Fabrication of horizontal stabilizers for 777-300ERs (Extended Range) and 787s had been done the same way for years at the Composite Manufacturing Center (CMC) in Frederickson, Wash.
The process wasn’t perfect, but for Kirby Kilmurray, team lead for composite tape laydown, it was good enough to meet production demands.
Good enough, that is, until Kilmurray was asked to add 777X models into production — and that’s when sleep-disturbed nights began for him. His group didn’t have the capacity to add seven shipsets (two horizontal stabilizers each) per month into its production schedule. The work area also wasn’t big enough to accommodate longer 777X parts. He said he had nightmarish thoughts of increasing overtime and declining quality.
Knowing that other organizations had faced similar challenges — incorporating significant new work statement into existing production — he went looking for successful solutions his team could replicate. He found it in the form of optical laser templates (OLTs), which were in use elsewhere within Boeing.
OLTs provide a stable, overhead guide that displays on the wing like an old-fashioned sewing pattern. They would replace a cumbersome, unreliable process that relied on ink-jet printers.
He said he started to sleep through the night again.
“More work?” Kilmurray said. “Bring it on.”
Daagon Mosley has been at CMC for eight years, most of that time operating a tape laydown machine (CMC is now part of Fabrication’s Advanced Developmental Composites-Composite Manufacturing Center business unit). The machines are like washing machine-sized scotch-tape dispensers working in reverse, spitting out ribbons of black composite material of different widths (the CMC machines lay down either 6-inch or 12-inch-wide ribbons of tape with each pass).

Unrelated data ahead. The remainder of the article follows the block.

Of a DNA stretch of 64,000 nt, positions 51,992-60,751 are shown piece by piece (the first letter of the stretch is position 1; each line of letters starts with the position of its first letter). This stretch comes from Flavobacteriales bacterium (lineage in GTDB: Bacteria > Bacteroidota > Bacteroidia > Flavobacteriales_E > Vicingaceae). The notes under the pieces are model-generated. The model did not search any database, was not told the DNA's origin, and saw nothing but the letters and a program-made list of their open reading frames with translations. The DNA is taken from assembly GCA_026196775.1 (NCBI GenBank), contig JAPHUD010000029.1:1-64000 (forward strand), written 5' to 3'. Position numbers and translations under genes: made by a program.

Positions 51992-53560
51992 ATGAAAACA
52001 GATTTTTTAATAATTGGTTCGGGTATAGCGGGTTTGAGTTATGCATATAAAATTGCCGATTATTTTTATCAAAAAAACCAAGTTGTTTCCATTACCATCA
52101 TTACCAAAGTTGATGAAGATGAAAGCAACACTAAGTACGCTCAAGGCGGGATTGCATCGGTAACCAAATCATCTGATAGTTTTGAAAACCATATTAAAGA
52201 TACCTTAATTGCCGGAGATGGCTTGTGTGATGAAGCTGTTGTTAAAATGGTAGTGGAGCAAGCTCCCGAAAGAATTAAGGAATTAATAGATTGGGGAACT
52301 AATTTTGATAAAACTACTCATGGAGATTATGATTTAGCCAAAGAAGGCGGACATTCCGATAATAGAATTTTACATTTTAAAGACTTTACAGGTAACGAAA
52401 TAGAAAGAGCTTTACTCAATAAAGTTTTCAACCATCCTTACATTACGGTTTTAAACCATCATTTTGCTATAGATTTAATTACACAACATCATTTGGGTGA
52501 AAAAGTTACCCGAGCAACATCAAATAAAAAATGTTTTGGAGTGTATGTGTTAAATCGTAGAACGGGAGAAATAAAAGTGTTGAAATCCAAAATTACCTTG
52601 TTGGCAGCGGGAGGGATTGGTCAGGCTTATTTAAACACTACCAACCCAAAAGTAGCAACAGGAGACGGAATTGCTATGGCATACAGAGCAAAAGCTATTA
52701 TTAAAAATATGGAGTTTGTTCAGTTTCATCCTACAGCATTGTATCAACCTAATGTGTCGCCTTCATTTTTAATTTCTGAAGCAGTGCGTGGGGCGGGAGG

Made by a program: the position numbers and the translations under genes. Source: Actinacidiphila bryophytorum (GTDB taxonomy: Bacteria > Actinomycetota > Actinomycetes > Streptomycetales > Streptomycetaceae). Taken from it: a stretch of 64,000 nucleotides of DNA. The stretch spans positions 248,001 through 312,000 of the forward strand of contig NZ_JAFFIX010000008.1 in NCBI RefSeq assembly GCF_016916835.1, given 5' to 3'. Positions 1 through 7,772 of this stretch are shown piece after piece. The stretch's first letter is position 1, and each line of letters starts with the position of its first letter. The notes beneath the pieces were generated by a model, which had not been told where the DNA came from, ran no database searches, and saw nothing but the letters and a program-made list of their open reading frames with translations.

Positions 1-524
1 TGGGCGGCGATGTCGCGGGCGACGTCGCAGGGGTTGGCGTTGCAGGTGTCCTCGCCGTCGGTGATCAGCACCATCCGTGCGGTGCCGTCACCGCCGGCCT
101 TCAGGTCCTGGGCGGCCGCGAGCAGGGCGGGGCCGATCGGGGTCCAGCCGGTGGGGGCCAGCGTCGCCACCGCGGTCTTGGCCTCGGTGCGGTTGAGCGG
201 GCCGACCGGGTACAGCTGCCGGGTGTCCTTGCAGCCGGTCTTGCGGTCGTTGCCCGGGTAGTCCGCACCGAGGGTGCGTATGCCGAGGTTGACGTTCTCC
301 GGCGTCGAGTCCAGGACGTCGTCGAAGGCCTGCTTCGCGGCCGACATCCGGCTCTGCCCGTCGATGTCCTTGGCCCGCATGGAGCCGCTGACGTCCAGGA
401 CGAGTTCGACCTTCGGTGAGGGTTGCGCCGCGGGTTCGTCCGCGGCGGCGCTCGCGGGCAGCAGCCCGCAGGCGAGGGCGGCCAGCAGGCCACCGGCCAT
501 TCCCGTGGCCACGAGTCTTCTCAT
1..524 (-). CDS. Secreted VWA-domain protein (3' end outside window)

Mosley could see almost immediately the benefit of the OLTs. Under the time-consuming old system, the tape laydown machine would move around the composite wing, laying tape where the software told it to. Then a second machine, an ink-jet printer, would automatically glide over and help the laydown operator (and, later in the process, quality inspectors) evaluate the accuracy of the tape laydown.
In contrast, the continuous OLT display of where tape should properly be laid eliminates excess machine movement, saving time and making it easier for operators and quality inspectors to spot errors.
“In the past, it would take us six shifts to lay down a single wing,” Mosley said. “With the OLT, I can now do 40 percent of a wing on a single shift, and quality has skyrocketed.”
Looking back at his team’s success, Kilmurray ticked off the advantages by memory:
- Production and inspection time for a horizontal stabilizer was reduced 25 percent.
- Overtime was virtually eliminated, netting more than $150,000 in savings in the first year alone.
- A third shift was no longer needed, so workers shifted to other jobs and shifts.
- Defects were reduced by 30 percent.
- Expensive maintenance of ink-jet printers was eliminated.
- Sidelining the ink-jet printer provided space for the bigger 777X parts.
Most importantly, the change allowed introduction of the 777X stabilizers with room to spare — both in the production schedule and physical space.
“This was a case where we used a process because it was what we’d done for years,” Kilmurray said. “It didn’t change until we were forced to make room for the 777X parts. The new reality forced us to change.”
By Tim Healy